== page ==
TikTok’s sale in India may run into tech transfer hurdles

The logo of TikTok application is seen on a screen in this picture illustration taken February 21, 2019. REUTERS/Danish Siddiqui/Illustration

Technology transfer curbs and the rise of rival platforms could make any acquisition of TikTok India a tough affair, two industry experts said.

On Thursday, Mint reported that SoftBank, a minority stakeholder in TikTok’s parent company ByteDance, has begun talks with potential partners to jointly bid for the India unit that was banned in June. However, Chinese rules that prevent its companies from transferring technology to non-Chinese firms without Beijing’s approval could come in the way.

“The sale of a company or product minus its core proposition greatly diminishes the value. The brand and customers still add up to a lot of value, but minus the core algorithm, it would attenuate the value and could be a dealbreaker for acquisition talks,” said Prasanto K. Roy, a tech writer and public policy consultant.

One of the key reasons for TikTok’s worldwide success is its content recommendation algorithm behind the ‘For You’ page, which fetches personalized content to every user.

“The question is not necessarily about where the algorithm resides. It is also about where the data generated using the algorithm is sitting. The algorithm, even if it is completely blackboxed, can be re-engineered from outside by studying the pattern of output. The question here is whether it is a move by China to hold on to the algorithm or to hold on to data,” said Siddharth Pai, founder and managing partner, Siana Capital Management.

Blackboxing refers to inbuilt algorithmic engines that become complex and unreadable without input and output data.

At the time of the ban, TikTok was estimated to be valued at $3 billion. However, if the ban stays on, valuation and interest in its assets may diminish. TikTok has over 200 million users in India and rivals such as Chingari are trying to sign them up with attractive deals and features.

“At the end of the day, it is all about data and how many captive users they have. But if the user base is eroding, then the value that one is paying for the user base will also fall,” said Pai.

Roy agrees that any valuation is perishable. So, the window is short, which is why TikTok would want to close decisions and deals fast.

“Having said that, simply creating copycat products won’t dent the real value of the TikTok ecosystem—the network, users, influencers, those rural folks making thousands from the platform. At least not within months, ” added Roy.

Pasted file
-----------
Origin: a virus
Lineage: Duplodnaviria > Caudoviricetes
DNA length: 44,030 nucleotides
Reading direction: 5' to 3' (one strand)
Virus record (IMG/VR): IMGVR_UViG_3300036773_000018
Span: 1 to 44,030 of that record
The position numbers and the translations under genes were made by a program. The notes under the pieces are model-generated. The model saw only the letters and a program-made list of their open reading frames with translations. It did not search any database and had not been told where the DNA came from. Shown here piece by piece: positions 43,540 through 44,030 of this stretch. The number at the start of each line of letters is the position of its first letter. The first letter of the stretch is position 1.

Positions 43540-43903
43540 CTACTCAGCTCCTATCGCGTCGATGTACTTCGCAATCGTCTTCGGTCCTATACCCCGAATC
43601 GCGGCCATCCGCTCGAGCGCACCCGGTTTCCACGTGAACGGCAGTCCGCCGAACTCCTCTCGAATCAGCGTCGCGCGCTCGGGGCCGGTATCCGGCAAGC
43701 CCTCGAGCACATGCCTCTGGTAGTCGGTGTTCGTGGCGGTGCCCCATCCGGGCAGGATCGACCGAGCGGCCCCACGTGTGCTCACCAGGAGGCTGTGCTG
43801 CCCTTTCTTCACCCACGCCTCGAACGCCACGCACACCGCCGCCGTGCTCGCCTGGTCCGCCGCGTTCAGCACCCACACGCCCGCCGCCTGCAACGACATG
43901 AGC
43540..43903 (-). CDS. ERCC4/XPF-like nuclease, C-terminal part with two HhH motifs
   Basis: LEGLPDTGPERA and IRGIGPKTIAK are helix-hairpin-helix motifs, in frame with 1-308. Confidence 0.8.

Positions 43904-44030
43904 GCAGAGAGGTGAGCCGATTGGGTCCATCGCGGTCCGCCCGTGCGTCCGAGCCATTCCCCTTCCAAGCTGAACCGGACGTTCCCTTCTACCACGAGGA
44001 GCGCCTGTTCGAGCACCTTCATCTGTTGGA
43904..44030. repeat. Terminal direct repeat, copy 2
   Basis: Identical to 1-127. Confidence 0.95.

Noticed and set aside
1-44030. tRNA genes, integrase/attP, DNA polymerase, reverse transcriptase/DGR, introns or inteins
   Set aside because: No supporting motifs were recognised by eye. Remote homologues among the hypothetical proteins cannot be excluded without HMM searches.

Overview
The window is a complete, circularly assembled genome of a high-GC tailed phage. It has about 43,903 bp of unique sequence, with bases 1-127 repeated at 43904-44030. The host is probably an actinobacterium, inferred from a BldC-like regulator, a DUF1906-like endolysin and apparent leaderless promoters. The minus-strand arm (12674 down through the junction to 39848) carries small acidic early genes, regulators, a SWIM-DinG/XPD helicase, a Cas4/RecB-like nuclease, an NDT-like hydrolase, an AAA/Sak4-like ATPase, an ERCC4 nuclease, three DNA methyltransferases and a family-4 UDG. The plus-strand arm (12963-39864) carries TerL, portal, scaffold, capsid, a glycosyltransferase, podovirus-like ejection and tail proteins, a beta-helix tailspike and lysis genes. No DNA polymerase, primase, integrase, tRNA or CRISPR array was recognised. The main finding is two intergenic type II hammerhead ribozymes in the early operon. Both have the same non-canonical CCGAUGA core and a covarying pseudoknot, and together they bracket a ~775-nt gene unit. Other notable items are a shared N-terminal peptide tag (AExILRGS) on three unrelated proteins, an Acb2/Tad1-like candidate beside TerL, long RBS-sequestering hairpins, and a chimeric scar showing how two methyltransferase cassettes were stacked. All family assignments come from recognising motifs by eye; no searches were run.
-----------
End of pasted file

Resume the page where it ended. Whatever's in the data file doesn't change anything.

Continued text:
The article was first published on livemint.com

 

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Singapore Reporter/s

In Singapore, we are looking to double our reporting team by this year-end to comprehensively cover the fast-moving world of funded startups and VC, PE & M&A deals. We want reporters who can tell our readers what is really happening in these sectors and why it matters to markets, companies and consumers. The ability to write precisely and urgently is crucial for these roles. Ideal candidates must have to ability to work in a collaborative, dynamic, and fast-changing environment. We want our new hires to be digitally savvy and ready to experiment with new forms of storytelling. Most importantly, we are looking for hard-hitting reporters who work well in a team. Collaboration and collegiality are a must.

Following vacancies can be applied for (only in Singapore).

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  • A reporter to track companies/startups that have raised private capital, and have the potential to become unicorns. SEA currently has over 40 companies with a valuation of over $100 million and under $1 billion.
  • A reporter who can get behind the scenes and reveal how funding rounds are put together, or why they’ve failed to materialise. She/he in this role will largely focus on long-format stories. 
  • A journalist to track special situations funds, distressed debt and private credit (from the PE angle) across Asia.